Nigerian Medical Students’ Association Debate Series: Japa or Stay?


Shortly after announcement of the proposed brain drain bill aimed to stop the emigration of medical professional out of the Nigerian Health system, the Southwest Region Academic Board of the Nigerian Medical Students’ Association (NiMSA) hosted her big debate series with one of teams discussing the topic, “JAPA or STAY?”.

This academic – debate – event virtually brought together different medical students’ association representatives from various institutions in the southwest region of the country. Of which the LAUMSA (Ladoke Akintola University Medical Students Association) and BUAMS (Babcock University Association of Medical Students) teams argued for and against the “JAPA or STAY” discuss. During which the BUAMS team eloquently affirmed the resolution that, “To Japa, is better, than to Stay”.

“Emigration necessarily implies unhappiness of some kind in the country that was deserted.” – Thomas Malthus, an English economist. In definitions: “JAPA” is a Yoruba slang that means “to run, flee or escape”. While “Stay”, according to the Merriam-Webster dictionary, means “to stop going forward, to continue in a place or a condition”. The term “Japa” is however now used to redefine the fast-rising emigration wave which has taken a firm root in the hearts of Nigerians.

A survey conducted by Pew Research Center in 2018 revealed that 45% of Nigeria’s adults plans to relocate to another country within 5 years. Nigerians also ranked the highest, among people who desperately want to relocate to some other countries. The aetiology of Japa can be traced down to numerous factors which include lack of prosperity, the high cost of living, poor infrastructure, and mounting insecurity amongst many others.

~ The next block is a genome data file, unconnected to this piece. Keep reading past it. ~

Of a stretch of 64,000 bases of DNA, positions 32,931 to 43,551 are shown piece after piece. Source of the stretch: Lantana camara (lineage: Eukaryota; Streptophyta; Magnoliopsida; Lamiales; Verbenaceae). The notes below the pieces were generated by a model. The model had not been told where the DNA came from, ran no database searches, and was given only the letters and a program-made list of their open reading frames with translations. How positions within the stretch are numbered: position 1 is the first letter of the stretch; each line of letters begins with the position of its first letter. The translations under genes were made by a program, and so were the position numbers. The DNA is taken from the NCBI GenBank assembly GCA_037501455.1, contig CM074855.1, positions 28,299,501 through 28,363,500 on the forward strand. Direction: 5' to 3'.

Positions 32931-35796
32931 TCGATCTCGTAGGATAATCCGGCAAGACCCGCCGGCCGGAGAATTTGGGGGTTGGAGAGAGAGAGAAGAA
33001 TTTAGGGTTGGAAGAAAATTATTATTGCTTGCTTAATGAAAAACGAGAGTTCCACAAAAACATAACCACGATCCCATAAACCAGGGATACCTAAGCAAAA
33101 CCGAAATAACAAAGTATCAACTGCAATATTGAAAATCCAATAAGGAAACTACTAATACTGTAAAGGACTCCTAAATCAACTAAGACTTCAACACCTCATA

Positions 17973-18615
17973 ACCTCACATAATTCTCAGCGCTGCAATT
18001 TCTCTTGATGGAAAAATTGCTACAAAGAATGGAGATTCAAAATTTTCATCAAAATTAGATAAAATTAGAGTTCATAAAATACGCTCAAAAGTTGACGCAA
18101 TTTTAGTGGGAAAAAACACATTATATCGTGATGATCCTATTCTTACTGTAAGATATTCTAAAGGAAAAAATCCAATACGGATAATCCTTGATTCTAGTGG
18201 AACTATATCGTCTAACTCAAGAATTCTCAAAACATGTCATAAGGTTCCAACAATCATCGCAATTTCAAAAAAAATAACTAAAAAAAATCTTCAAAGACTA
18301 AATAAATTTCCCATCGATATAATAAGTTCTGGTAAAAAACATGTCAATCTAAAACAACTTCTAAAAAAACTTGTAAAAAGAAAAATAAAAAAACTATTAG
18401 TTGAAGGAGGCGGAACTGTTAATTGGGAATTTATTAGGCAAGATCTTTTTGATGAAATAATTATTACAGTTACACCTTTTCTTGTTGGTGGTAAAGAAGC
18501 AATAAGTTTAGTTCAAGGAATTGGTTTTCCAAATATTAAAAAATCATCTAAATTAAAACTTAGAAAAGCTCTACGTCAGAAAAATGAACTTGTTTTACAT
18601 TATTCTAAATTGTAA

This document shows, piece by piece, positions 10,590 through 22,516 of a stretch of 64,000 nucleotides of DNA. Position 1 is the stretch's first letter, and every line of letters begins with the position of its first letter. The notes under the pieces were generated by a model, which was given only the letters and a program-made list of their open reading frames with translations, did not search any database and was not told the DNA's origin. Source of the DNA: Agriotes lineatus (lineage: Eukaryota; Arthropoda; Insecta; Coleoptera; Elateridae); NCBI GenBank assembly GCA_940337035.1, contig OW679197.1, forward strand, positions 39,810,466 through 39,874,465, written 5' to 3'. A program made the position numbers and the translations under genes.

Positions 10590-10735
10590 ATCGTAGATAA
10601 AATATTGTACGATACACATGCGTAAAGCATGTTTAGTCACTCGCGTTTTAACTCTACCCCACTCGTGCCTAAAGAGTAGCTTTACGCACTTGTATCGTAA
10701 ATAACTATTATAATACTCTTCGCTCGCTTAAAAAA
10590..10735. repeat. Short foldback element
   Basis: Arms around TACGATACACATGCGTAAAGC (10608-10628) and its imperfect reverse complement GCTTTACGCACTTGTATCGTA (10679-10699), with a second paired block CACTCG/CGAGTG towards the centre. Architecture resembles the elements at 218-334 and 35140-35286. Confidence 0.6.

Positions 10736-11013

One of the values employed by the debaters to elaborate their point supporting “to japa” was “prosperity”. Prosperity can be defined as a successful, or flourishing condition, especially in financial and mental respects. The first step towards getting somewhere is to decide that one do not continue to stay where he or she is, and so, for an individual to be prosperous, it is essential that a conscious decision is made to not remain in one position. Hence, this leads to the value criterion of “emigration to developed countries with high standard levels of living”.

Emigration is not a new human experience. However, the most significant detail about the recent wave of emigration is the profile of the emigrants, they are skilled youths comprising of IT engineers, teachers, medical professionals, prominently medical doctors amongst many others.

Statistics from the General Medical Council of the United Kingdom showed that Nigeria has the third highest number of foreign doctors working in the UK with a total number of 9, 710 doctors as of April 2022. An adage says “there is no smoke without a fire”, so it would be unreasonable to conclude that individual decisions made by 9,710 doctors to migrate from a country – on the verge of crisis – is a bad call. Also, this recent emigration wave of doctors to other countries mirrors the happenings in other professional walks of life.

According to the BUAMS team speakers – who eventually won their round of the debate series, below are some of the contentions their arguments were based:

Contention 1: Migration to developed countries guarantees better income.

An article published by the journal of international migration and integration in September 2021 reported that Nigerian doctors earn below an average annual salary of about $12, 000 – which is much lower in the recent economic situation of the nation, while their counterparts in the UK and USA annually earn up to €36,000 and $59,000 respectively.